Wednesday, 3 August 2016

Airport Security, can more be done with less?


One of the main news items of the past few days is the increased level of security at Amsterdam Schiphol Airport and the additional delays it has caused travellers both incoming and outgoing. Extra security checks on the roads around the airport are being conducted, also in the airport additional checks are being performed. Security checks have increased after the authorities received reports of a possible threat. We are in the peak of the holiday season where around 170.000 passengers per day arrive, depart or transfer at Schiphol Airport. With these numbers of people for sure authorities want to do their utmost to keep us save, as always. This intensified security puts the military police (MP) and security officers under stress however as more needs to be done with the same number of people. It will be difficult for them to keep up the increased number of checks for long. Additional resources will be required, for example from the military. Question is, does security really improve by these additional checks or could a more differentiated approach offer more security (lower risk) with less effort?

How has airport security evolved?

If I take a plane to my holiday destination …I need to take of my coat, my shoes, and my belt, get my laptop and other electronic equipment out of my back, separate the chargers and batteries, hand in my excess liquids, empty my pockets, and step through a security scanner.  This takes time, and with an increasing numbers of passengers waiting times will increase. We all know these measures are necessary to keep us save but taking a trip abroad doesn’t start very enjoyable. These measures have been adopted to prevent the same attack from happening again and has resulted in the current rule based system of security checks. Over the years the number of security measures has increased enormously, see for example the timeline on the TSA website, making it a resource heavy activity which can’t be continued in the same way in the near future. A smarter way is needed.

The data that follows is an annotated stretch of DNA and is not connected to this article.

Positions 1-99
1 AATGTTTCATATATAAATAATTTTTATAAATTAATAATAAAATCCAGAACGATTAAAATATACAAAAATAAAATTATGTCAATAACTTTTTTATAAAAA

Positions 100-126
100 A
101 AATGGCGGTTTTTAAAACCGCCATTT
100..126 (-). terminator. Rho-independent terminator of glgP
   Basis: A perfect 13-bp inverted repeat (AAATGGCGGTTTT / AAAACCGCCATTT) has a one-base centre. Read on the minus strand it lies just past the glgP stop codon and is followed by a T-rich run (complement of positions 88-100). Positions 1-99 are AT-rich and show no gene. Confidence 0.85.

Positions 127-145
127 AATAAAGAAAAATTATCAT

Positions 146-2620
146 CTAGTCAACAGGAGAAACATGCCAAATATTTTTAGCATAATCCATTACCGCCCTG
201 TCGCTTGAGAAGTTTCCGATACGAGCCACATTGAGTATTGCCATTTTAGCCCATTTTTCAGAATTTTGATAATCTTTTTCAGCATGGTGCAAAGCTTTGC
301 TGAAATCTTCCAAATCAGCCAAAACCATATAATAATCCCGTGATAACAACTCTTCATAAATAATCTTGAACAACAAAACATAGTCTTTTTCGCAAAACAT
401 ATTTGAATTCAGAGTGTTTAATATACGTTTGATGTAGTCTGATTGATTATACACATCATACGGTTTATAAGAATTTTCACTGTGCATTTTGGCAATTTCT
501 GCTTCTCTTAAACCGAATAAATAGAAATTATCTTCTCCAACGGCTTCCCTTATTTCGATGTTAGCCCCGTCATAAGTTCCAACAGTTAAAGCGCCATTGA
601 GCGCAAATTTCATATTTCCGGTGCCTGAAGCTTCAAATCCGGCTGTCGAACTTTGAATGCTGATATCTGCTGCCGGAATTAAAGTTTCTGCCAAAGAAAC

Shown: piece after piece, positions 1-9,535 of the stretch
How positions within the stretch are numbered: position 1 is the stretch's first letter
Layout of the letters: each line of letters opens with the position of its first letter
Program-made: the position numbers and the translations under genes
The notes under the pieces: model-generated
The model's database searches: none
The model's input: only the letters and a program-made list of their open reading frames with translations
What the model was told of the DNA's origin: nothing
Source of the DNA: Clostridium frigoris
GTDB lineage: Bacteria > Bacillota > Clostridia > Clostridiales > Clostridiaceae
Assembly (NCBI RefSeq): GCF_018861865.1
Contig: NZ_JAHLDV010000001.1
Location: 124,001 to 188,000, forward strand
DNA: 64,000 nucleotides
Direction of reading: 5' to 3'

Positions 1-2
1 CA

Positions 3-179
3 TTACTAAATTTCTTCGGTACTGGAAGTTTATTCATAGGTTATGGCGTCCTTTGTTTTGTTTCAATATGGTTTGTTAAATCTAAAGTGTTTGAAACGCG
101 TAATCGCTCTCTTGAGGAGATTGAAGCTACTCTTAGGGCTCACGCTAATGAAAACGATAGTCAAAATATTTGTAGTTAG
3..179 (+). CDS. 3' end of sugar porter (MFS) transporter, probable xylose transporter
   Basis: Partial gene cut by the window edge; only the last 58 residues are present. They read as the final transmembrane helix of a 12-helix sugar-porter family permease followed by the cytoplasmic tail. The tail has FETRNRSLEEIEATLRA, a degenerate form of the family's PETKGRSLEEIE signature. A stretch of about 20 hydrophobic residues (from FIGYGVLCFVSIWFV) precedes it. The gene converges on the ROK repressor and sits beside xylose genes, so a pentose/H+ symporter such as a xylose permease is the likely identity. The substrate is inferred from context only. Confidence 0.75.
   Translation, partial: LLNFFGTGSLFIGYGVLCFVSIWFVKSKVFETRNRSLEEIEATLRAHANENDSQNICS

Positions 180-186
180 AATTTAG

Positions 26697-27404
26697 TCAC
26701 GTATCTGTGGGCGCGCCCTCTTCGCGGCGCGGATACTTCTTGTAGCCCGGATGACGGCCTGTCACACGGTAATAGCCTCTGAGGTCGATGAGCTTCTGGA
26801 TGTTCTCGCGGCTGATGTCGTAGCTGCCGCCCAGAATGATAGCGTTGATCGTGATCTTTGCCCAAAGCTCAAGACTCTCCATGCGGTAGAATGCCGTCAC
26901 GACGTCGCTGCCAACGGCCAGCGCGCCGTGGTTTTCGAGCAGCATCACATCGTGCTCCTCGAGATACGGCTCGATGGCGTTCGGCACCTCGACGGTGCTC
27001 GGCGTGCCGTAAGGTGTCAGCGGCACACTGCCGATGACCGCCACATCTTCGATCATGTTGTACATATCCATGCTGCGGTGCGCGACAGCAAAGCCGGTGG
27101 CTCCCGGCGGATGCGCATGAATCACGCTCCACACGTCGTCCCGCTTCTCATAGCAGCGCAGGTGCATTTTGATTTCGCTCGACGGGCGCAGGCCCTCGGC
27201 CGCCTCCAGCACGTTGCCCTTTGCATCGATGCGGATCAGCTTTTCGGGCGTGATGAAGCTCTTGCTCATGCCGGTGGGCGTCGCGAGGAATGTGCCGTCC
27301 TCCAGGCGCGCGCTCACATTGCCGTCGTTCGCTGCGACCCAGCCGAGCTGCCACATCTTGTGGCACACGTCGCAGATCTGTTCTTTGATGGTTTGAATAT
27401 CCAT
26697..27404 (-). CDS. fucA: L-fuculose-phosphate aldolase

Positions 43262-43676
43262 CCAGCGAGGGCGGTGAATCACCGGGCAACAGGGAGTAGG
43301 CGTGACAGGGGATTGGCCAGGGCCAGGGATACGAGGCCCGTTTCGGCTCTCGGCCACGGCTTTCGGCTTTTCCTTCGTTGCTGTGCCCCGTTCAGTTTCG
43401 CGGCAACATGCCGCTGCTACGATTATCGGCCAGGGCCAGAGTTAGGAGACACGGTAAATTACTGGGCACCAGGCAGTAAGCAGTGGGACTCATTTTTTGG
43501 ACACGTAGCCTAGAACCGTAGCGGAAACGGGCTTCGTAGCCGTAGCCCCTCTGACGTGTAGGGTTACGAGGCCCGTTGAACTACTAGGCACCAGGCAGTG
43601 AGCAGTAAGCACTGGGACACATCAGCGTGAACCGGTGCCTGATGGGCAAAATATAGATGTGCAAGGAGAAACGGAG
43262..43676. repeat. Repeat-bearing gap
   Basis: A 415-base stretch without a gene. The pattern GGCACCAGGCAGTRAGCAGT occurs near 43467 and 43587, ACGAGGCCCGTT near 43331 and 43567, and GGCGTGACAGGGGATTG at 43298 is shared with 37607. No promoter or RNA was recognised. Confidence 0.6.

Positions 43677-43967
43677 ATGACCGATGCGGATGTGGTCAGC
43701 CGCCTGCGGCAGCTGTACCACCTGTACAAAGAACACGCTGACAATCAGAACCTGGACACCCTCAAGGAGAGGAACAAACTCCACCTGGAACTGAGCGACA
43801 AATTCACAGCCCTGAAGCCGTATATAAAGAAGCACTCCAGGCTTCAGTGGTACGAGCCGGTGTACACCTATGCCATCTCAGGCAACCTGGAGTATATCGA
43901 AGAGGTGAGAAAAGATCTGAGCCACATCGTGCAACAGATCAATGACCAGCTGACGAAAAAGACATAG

Risk Based Screening

At present most airports apply the same security measures to all passengers, a one size fits all approach. This means that low risk passengers are subject to the same checks as high risk passengers. This implies that changes to the security checks can have an enormous impact on the resources requirements. Introducing a one minute additional check by a security officer to all passengers at Schiphol requires 354 additional security officers to check 170.000 passengers.  A smarter way would be to apply different measures to different passenger types, high risk measures to high risk passengers and low risk measures to low risk passengers. This risk based approach is at the foundation of SURE! (Smart Unpredictable Risk Based Entry) a concept introduced by the NCTV (The National Coordinator for Security and Counterterrorism) Consider this, what is more threatening, a non-threat passenger with banned items (pocket knife, water bottle) or a threat passenger with bad intentions (and no banned items). I guess you will agree that the latter is the more threatening one and this is exactly where risk based screening focusses on.  Key component in risk based security is to decide what security measures to apply to which passenger, taking into account that attackers will adapt their plans when additional security measures are installed.

Operations Research helps safeguard us

The concept of risk based screening makes sense as scarce resources like security officers, MP’s and scanners are utilized better. In the one size fits all approach a lot of these resources are used to screen low risk passengers and as a consequence less resources are available for detecting high risk passengers. Still, even with risk based screening trade-offs must be made as resources will remain scarce. Also decisions need to be made in an uncertain and continuously changing environment, with little, false or no information. Sound familiar? This is the exactly the area where Operations Research shines. Decision making under uncertainty can for example be supported by simulation, Bayesian belief networks, Markov decision and control theory models. Using game theoretic concepts the behaviour of attackers can be modelled and incorporated, leading to the identification of new and robust counter measures. Queuing theory and waiting line models can be used to analyse various security check configurations (for example centralised versus decentralised, and yes centralised is better!) including the required staffing. This will help airports to develop efficient and effective security checks limiting the impact on passengers while achieving the highest possible risk reduction. These are but a small number of examples where OR can help, there are many more.


Some of the concepts of risk based security checks, resulting from the SURE! Programme are already put into practice. Schiphol is working towards centralised security and recently opened the security check point of the future for passengers traveling within Europe. It’s good to know that the decision making rigour comes from Operations Research, resulting in effective, efficient and passenger friendly security checks. 
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